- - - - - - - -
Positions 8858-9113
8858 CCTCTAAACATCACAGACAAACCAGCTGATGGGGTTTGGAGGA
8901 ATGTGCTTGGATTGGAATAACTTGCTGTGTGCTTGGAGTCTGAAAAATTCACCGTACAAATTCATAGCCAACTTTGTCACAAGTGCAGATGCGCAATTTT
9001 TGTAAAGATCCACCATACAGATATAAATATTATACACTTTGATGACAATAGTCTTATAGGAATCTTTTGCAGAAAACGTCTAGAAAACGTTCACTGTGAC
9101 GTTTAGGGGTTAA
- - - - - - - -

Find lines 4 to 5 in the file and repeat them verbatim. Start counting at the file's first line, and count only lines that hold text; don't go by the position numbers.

9001 TGTAAAGATCCACCATACAGATATAAATATTATACACTTTGATGACAATAGTCTTATAGGAATCTTTTGCAGAAAACGTCTAGAAAACGTTCACTGTGAC
9101 GTTTAGGGGTTAA